Gendered Hierarchy in Paradise Lost. Gendered Hierarchy is something that John Milton very much enforces within the poem. However, he gives Eve a different perspective.
English 20A Section
Giulia Hoffman/ Haggerty
Gendered Hierarchy in Paradise Lost
Gendered Hierarchy is something that John Milton very much enforces within the poem. However, he gives Eve a different perspective. Although, he continuously implements patriarchal doctrine, Milton gives Eve an unexpected self-ponderous mind that sets off her distinct identity.
During the time this poem was written there was a significant gender difference. Women were considered inferior than men and therefore were submissive to their views and laws towards them. However in this poem, Milton brings about an interesting dispute on the impression we have towards Eve. When Eve is first mentioned, he emphasizes on her wondrous mind, her appetite for knowledge and self-indulgence. Nonetheless nowhere in the poem is there a line that depicts her need for another. She’s perfectly content with herself. “As she recounts the words spoken to her by God, she almost concludes that God made Adam for her, not vice versa, and that he instituted matriarchy, not patriarchy:” (Lewalski, p.470)
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Whose image thou art, him thou shalt enjoy
Inseparablie thine, to him shalt beare
Multitudes like thy self, and thence be call’d
Mother of human Race.” Paradise Lost, p.91 4. 471-6
Consequently, Eve’s mind begins to develop its own ideas on how it might be so that things were actually the opposite of what God had been explaining to her from the beginning. The verse “Multitudes like thy self” annotates that the whole world will be equivalent to her, not Adam, but her. It is she that holds the key to existence, in her lies the power of our future and where it will lead. Because of the way God made “thyself” the key word she begins to gain a sense of certainty and self-assurance. In which part, some is true; however we later come to see that she will be the mother of all human race, but from Adam she descents.
Eve perspective begins to change to the reader’s eyes. In such patriarchal ways, we begin to look at Eve as a strong confident woman. She persuades Adam to break up the chores so that they finish quicker. She believes in herself, enough that she feels that she can retrain from temptation. Despite the submissive behavior Eve seems to ensue when she expresses herself about Adam, this could very well be as cause of the way she feels for him. She never really speaks of any sort of attraction for Adam, however since she was programmed, for argument’s sake, to be less bold. Eve is intended to be modest and always ready to follow Adam, adamantly listening without daring to argue anything said. Could the words she uses to think fond of him be that it is her way of describing her attraction to him? We know Adam confided in Raphael of his undeniable attraction for Eve, yet such feelings are unknown of Eve, though it maybe possible.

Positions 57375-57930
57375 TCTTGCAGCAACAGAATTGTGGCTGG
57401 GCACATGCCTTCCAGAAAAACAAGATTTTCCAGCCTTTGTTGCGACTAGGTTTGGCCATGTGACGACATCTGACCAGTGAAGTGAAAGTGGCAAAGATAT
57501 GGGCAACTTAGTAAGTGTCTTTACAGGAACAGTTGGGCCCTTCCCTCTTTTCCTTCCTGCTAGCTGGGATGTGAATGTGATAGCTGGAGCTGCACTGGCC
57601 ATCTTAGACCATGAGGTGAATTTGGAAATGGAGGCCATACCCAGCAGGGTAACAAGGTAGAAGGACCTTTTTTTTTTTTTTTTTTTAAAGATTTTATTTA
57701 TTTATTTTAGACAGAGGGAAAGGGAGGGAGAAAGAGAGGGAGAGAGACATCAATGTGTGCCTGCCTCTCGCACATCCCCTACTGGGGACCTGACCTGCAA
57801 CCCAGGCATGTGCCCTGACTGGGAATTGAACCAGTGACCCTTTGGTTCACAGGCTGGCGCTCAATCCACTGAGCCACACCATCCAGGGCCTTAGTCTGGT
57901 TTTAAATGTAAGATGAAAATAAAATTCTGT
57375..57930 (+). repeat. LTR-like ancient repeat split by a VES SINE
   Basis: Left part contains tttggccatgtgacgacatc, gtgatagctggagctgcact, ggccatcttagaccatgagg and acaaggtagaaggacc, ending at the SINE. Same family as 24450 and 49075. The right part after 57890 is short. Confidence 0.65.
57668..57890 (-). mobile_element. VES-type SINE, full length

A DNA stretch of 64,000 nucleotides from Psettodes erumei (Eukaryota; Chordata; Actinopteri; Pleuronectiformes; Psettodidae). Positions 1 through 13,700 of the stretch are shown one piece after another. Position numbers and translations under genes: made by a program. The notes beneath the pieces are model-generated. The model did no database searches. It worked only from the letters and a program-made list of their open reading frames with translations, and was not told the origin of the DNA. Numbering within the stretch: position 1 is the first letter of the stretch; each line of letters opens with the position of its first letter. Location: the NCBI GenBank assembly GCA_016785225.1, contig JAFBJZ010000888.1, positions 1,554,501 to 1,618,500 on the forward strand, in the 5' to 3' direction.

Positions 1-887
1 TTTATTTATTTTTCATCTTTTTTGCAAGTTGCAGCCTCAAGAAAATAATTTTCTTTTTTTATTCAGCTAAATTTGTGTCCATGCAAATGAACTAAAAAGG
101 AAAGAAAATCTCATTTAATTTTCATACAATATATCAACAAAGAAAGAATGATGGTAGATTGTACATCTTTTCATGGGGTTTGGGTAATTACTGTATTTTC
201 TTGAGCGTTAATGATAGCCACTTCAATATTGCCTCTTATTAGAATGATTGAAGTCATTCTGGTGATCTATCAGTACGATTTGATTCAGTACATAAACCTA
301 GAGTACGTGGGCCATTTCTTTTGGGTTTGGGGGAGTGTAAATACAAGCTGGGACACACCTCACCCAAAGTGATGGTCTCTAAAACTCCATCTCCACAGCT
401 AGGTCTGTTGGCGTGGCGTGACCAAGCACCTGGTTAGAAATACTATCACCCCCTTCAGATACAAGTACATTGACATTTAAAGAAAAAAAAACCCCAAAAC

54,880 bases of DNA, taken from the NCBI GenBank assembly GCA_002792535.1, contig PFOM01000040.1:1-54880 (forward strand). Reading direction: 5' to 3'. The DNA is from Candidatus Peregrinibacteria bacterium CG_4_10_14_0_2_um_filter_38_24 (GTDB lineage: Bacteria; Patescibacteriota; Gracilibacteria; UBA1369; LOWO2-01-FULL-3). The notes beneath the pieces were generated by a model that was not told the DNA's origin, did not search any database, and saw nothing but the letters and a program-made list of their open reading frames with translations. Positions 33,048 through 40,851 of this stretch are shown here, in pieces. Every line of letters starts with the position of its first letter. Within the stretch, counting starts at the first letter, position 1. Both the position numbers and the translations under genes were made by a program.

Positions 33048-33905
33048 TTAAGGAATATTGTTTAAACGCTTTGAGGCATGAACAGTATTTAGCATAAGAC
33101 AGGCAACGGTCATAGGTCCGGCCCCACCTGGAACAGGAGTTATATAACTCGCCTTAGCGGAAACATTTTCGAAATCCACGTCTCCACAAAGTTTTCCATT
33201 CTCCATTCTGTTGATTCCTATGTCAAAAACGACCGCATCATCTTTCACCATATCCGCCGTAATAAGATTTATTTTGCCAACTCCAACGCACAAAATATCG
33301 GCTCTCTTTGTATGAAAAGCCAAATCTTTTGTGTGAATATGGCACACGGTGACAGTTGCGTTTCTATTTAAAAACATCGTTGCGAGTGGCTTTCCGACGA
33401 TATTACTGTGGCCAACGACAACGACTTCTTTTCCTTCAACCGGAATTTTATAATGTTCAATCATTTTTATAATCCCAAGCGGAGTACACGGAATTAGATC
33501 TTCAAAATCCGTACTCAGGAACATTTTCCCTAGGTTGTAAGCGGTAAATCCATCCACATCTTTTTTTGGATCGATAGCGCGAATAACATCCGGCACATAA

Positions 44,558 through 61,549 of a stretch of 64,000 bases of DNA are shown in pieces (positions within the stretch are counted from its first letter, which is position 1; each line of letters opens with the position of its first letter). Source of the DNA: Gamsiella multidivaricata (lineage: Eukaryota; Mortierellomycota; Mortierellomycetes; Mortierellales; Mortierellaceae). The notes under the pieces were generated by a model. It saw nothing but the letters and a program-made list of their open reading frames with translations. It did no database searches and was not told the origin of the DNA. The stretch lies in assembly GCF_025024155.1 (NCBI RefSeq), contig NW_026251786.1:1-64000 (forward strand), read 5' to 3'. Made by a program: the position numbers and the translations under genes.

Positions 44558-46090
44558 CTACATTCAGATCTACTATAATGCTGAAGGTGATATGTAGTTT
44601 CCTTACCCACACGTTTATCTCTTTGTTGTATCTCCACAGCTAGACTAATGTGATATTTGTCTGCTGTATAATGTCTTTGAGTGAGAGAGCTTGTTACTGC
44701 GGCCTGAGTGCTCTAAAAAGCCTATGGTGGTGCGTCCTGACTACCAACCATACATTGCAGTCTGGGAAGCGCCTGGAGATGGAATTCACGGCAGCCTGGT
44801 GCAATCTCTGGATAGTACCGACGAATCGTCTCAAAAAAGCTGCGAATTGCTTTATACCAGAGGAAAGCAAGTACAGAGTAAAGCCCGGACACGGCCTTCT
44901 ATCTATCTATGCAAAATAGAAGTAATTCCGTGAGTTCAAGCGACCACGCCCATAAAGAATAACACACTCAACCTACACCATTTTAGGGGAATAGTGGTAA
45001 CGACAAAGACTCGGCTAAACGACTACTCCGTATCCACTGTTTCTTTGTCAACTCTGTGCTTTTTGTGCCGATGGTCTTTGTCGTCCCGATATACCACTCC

Adam’s views are also a pivotal portrayal of Eve. This next passage illustrates Eve as an independent godly being.
“Wisdom in discourse with her
Loses discount’nanced and like folly shows.
Authority and Reason on her wait
As one intended first, not after made
Occasionally. And to consummate all,
Greatmess of mind and nobleness their seat
Build in her loveliest and create an awe
About her as a guard angelic placed.” (Paradise Lost, 8. 552-9)
In some ways this view of a woman were not at all considered at the time this poem was written. The fact that Eve was domesticated to fit the needs of Adam, he nonetheless, thought of her as powerful, wise, and gracious. Although he knew her inferiority to him, he did not however make her subjective to him. He allowed her to be herself only imposing when he felt necessary.
Against the times that have a completely differently standpoint on women, subordination was somewhat implied but not in a cruel way. Eve was subordinate to Adam, but was also able to think and act freely on those thoughts, even if it were a sin. There was no written doctrine that she must do exactly what he said. Later on in the poem we learn that she now decides to listen and do what Adam says, however that decision came about by choice and understanding that she was at fault that they were exiled from paradise. In difference with the times, Eve was very well in full control of her future and seek repentance for her sins.
Milton, John. Paradise Lost. Norton Critical Edition
NY: Norton & Company, 2005
Lewalski, Barbara, K. from “Higher Argumen”: Completing and Publishing Paradise
Lost. (p466-476) NY: Norton & Company, 2005